Hence, the distribution of risk on an RR scale in the population is log-normal with mean μ and variance σ 2. The distribution of PRS for cases is displaced to the right by σ 2; therefore, the population μ can be set to −σ 2/2 to give a mean RR in the population of unity (PRS = 0).

To derive the minimum number of risk alleles that an individual requires to equal or exceed a certain PRS threshold (e.g., to be in the top 1%), the alleles are first sorted into descending order according to the difference between the log OR and 0 (i.e., an RR of 1.0). If there are Ι risk alleles, jΙ, ri = log risk OR of ith allele (0 in the case of a protective allele), ni = log nonrisk OR of ith allele (negative in the case of a protective allele), and PRSthresh = PRS threshold, then the minimum number i is:

The method for deriving the maximum number is identical except that the alleles are first sorted into ascending, not descending, order.

There is an overrepresentation of association signals in existing GWAS after accounting for known risk SNPs, so additional risk variants should be identifiable by new GWAS. Using genome-wide complex trait analysis,23 we previously estimated the heritability of CRC for all common variation to be 19% (±8%),19 which translates to this class of susceptibility accounting for 55% of the familial risk. The inclusion of these as-yet-unidentified risk variants in future models will inevitably increase the precision of PRS-based personalized risk profiling for CRC. To address this prospect, in addition to evaluating the utility of PRS based on the 37 SNPs documented to influence CRC risk in Europeans, we also used the genome-wide complex trait analysis heritability estimate to examine model predictive values assuming that 50 and 100% of all common risk variants have been identified.

To examine the extent by which polygenic risk information from SNP genotype can stratify CRC by itself or in combination with modifiable risk factors, we estimated the expected RR distribution and corresponding absolute risks of CRC by incorporating various sets of risk factors for the UK population. We assessed the discriminatory capability of all models by calculating the area under the curve (AUC) for the receiver-operator characteristic curve.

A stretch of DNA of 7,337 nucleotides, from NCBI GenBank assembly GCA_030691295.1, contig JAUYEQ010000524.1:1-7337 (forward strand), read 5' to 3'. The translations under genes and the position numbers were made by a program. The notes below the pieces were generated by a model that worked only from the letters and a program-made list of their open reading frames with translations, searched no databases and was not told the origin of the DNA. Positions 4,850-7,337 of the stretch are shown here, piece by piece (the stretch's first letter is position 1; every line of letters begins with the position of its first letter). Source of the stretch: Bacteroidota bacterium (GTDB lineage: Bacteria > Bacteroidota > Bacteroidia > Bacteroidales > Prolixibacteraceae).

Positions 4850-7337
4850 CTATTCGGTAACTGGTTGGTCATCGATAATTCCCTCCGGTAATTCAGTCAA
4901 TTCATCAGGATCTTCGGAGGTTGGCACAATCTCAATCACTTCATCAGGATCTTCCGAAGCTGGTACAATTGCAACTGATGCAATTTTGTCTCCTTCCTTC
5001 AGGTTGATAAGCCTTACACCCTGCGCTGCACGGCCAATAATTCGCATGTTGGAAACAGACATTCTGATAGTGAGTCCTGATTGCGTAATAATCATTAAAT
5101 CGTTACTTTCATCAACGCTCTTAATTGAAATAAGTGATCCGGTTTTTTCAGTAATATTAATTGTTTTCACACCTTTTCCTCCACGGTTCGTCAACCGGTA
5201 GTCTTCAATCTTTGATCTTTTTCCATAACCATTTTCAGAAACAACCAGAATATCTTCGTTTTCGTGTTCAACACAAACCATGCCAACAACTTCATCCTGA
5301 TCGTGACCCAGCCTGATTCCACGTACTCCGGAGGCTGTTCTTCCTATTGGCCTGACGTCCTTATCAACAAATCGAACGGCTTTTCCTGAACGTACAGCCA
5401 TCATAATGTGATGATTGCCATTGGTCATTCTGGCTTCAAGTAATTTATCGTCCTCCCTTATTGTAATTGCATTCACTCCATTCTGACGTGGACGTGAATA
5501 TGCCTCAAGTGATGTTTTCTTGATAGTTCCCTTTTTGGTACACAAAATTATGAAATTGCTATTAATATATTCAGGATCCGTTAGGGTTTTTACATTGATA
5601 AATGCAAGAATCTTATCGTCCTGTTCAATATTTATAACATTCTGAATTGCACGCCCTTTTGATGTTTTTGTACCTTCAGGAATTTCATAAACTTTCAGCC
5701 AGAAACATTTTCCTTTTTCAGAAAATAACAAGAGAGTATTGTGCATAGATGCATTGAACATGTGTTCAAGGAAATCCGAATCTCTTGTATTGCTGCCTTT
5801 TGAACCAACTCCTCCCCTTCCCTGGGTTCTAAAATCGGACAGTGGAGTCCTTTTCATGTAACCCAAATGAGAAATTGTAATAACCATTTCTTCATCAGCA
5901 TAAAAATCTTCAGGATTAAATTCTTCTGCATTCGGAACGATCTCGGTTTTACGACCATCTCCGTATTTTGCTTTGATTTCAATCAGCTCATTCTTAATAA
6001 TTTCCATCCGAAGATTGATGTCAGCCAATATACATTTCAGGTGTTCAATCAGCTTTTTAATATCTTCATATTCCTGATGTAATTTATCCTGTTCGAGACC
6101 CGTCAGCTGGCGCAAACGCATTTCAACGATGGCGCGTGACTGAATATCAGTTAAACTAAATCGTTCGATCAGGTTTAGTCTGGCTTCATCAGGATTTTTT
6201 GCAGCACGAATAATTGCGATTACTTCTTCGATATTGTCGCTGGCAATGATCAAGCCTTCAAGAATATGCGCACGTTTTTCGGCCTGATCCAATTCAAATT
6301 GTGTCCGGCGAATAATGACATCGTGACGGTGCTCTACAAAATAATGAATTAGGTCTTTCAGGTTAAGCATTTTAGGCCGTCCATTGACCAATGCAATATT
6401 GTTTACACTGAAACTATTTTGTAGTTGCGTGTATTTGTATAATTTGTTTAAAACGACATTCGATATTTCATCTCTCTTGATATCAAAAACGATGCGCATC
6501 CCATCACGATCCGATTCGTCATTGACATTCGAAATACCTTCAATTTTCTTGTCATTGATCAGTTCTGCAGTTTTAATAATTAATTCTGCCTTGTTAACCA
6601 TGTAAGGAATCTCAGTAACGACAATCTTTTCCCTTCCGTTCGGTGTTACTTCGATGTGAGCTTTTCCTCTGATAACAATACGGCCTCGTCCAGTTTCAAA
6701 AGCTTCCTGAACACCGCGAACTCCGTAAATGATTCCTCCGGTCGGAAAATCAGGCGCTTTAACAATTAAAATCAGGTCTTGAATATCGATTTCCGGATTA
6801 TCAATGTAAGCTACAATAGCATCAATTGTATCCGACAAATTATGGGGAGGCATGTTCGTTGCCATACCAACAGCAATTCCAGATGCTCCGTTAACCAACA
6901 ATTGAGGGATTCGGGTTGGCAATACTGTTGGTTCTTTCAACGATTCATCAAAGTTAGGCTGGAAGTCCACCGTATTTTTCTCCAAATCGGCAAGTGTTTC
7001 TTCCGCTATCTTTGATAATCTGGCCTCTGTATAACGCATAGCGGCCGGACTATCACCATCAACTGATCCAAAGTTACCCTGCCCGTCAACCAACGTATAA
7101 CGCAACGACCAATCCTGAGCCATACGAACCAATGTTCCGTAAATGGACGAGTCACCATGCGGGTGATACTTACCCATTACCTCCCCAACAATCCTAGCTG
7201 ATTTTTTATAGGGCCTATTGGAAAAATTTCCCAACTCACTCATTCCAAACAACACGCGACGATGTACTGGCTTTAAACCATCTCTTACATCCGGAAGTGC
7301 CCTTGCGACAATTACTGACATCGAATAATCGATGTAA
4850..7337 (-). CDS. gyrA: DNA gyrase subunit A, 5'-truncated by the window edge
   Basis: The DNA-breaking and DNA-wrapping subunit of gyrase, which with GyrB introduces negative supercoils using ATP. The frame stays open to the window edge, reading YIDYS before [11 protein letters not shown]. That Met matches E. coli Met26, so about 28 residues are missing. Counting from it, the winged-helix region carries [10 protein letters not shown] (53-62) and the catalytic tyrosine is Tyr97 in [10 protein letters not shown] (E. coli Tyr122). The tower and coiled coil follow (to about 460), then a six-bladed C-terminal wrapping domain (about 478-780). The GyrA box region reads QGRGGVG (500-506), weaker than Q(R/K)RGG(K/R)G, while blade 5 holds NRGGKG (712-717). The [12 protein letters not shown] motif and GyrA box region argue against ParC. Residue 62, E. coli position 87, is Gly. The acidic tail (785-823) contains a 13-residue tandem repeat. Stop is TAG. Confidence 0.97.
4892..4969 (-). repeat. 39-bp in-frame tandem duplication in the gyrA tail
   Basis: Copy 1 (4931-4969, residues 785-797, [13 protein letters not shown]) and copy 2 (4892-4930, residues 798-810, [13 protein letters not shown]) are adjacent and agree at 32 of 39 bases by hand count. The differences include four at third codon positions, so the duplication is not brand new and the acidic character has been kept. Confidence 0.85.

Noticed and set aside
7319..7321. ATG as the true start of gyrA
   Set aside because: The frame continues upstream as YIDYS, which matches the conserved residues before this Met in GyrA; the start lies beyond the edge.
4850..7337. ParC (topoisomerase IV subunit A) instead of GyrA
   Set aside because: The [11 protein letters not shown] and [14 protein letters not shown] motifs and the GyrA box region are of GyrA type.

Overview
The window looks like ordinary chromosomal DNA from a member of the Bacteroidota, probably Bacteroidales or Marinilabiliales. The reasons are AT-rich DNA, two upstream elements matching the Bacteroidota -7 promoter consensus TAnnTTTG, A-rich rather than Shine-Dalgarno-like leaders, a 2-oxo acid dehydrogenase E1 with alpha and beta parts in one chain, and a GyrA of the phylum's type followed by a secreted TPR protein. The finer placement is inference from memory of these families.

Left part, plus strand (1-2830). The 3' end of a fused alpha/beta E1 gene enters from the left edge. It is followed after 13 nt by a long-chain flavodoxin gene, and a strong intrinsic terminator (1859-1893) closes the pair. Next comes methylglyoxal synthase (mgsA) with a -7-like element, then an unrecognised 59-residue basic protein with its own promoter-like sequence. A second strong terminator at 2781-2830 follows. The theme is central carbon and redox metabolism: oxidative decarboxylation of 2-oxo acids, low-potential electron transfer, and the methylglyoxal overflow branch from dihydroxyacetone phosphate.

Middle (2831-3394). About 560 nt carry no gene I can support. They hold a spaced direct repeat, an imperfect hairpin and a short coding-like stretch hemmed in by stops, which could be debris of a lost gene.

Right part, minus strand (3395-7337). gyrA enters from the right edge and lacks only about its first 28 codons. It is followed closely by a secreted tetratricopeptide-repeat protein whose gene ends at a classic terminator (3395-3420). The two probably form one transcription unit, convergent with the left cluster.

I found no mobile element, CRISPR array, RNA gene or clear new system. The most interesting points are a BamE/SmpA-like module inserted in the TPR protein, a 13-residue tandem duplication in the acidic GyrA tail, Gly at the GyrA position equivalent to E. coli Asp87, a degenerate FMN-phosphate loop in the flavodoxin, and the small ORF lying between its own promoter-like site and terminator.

Nongenetic risk factors

Epidemiological studies have implicated a number of nongenetic factors as determinants of CRC risk, notably alcohol consumption, adiposity, red meat consumption, smoking, fruit and vegetable consumption, and lack of physical activity. Additional factors influencing CRC risk include aspirin/nonsteroidal anti-inflammatory drug use and inflammatory bowel disease (IBD).24 Our risk models incorporate all of these risk factors and use body mass index (BMI) as a measure of adiposity. The nongenetic risk factors are included in a risk model in the same way as the risk alleles. In these summations for mean and variance, for a nongenetic risk factor, β is the log OR for a level/category and p is the proportion of the population that is exposed; hence, whereas a SNP contributes two terms (one for each allele), a nongenetic risk factor contributes n, where n is the number of levels/categories.